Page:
Angela was born in the Dominican Republic but moved to southern Maine at an early age. It was here that she first encountered racism, in both big and little ways, in a community where she was one of the only multiracial children at a time when school integration was just beginning.
“There was a lot of impostor syndrome growing up, during a time when I was taught that assimilation was the key to success. So I learned to speak English without a Spanish accent so much that I forgot my Spanish. I took French and Latin instead. I wanted to disappear into whiteness as much as I could. Well, guess what? Because of my skin and hair, I never could,” Angela says. “But what I thought were ‘deficits’ when I was younger, I realized, as I grew up, were actually assets. My ancestry and heritage is a great sense of pride, resilience, and wisdom. These things helped me learn to be observant, be resilient, and be self-sufficient in many ways. I took those feelings of ‘otherness’ as a personal challenge to craft the fullest life that I wanted. I wanted a life of creativity and to experience the world to its fullest. And so I did.”
After graduating from the University of Maine with a degree in international and global studies, Angela began a jet-setting career at familiar, multi-billion dollar corporations like L.L. Bean; 1-800-Flowers.com, Inc.; and Garnet Hill/HSNi. “I did what I wanted to do while building a life for my family. I’ve been to 27 different countries. I’ve held executive positions in some wonderful companies with relationships all over the world. And I did all that against a lot of odds,” she says.
Angela also had two children of her own. “I wanted to be the parent who fulfilled the promise and gave their kids the opportunities that maybe I had to fight for that weren’t quite as accessible to me. And also, for both my kids, who are also multiracial, to instill a strong sense of self and opportunity, no matter what,” she explains. “I sent my son to NYU so that he could reach his dream of being an actor. And he is a thriving actor now, which is really gratifying for me because I feel like, in some way, he kind of broke the family karma. My daughter is thriving and building a family in the Netherlands, adding even more dimension to our global family.”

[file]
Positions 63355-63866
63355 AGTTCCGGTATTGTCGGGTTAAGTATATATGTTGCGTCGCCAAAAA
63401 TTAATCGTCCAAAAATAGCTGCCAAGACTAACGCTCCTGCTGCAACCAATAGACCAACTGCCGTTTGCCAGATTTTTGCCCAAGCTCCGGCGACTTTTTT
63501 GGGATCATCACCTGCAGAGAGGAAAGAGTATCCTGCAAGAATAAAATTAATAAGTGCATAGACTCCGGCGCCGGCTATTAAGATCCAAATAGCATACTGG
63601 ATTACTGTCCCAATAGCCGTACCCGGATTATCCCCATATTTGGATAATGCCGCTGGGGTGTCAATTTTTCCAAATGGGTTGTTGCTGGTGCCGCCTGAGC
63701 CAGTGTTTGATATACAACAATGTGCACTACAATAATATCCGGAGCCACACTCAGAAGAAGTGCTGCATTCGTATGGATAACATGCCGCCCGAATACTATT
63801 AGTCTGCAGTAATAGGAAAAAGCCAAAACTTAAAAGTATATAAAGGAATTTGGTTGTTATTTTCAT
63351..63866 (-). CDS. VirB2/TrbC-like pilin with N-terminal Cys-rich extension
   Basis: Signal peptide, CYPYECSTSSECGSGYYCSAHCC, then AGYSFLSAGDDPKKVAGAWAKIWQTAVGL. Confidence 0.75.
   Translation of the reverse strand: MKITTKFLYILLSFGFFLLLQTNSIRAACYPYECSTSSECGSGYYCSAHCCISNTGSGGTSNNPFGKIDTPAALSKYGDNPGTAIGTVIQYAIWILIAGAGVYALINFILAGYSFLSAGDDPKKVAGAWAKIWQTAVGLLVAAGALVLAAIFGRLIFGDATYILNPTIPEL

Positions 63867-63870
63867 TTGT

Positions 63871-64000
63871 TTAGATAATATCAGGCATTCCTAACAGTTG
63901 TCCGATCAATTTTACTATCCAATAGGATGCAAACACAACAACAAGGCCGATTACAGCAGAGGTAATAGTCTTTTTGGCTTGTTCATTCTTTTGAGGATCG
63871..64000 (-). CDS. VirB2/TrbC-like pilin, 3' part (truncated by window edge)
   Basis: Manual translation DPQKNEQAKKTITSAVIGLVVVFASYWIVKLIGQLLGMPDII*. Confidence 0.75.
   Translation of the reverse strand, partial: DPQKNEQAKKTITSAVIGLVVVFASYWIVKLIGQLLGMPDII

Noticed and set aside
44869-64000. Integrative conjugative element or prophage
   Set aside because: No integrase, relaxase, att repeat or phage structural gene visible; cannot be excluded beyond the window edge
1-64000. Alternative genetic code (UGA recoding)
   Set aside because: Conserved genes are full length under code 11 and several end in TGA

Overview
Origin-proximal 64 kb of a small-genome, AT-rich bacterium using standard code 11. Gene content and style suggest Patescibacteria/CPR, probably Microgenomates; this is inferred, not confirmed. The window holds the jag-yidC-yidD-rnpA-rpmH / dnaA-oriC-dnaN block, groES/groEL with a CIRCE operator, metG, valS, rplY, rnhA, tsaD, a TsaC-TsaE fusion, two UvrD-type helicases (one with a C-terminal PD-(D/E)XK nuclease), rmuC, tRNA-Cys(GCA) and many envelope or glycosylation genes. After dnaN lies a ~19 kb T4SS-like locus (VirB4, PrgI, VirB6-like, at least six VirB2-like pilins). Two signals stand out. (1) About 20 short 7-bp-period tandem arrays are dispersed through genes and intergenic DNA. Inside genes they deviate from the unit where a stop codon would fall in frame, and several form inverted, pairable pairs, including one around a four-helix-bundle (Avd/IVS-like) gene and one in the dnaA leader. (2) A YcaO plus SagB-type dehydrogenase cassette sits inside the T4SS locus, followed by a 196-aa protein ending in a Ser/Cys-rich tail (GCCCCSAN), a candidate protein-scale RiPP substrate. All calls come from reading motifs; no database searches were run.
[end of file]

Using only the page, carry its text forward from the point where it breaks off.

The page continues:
Right: Angela and her daughter, Maria, in Santurce, Puerto Rico, early 90s.
Creating and Finding Arrival
Angela has lived in Sugar Hill, just a short drive from White Mountain, for over 12 years. “I used to drive past the School thinking, ‘I wonder what's going on in there. I wonder if I should check that out.’ I just had kind of this gut feeling that I belonged at the School,” she recalls. In early 2020, she interviewed for the director of equity and inclusion position and got her first chance to do what she had thought about doing for so many years.
“I fell in love with the kids immediately. I had a lunchtime session where I needed to facilitate a discussion around what otherness felt like and how we dealt with it. The students were ‘woke,’ present, and really showed up for the discussion. I was impressed with the caliber of talent and intelligence and creativity of the faculty and staff, too,” she says. “The entire interview process and that conversation with the kids especially just underscored how special the School is, and I knew I wanted to be involved. Even though I had a sense that I might not be the first pick for that specific role when I first applied because I was coming from a non-traditional background, I really just wanted to start the conversation."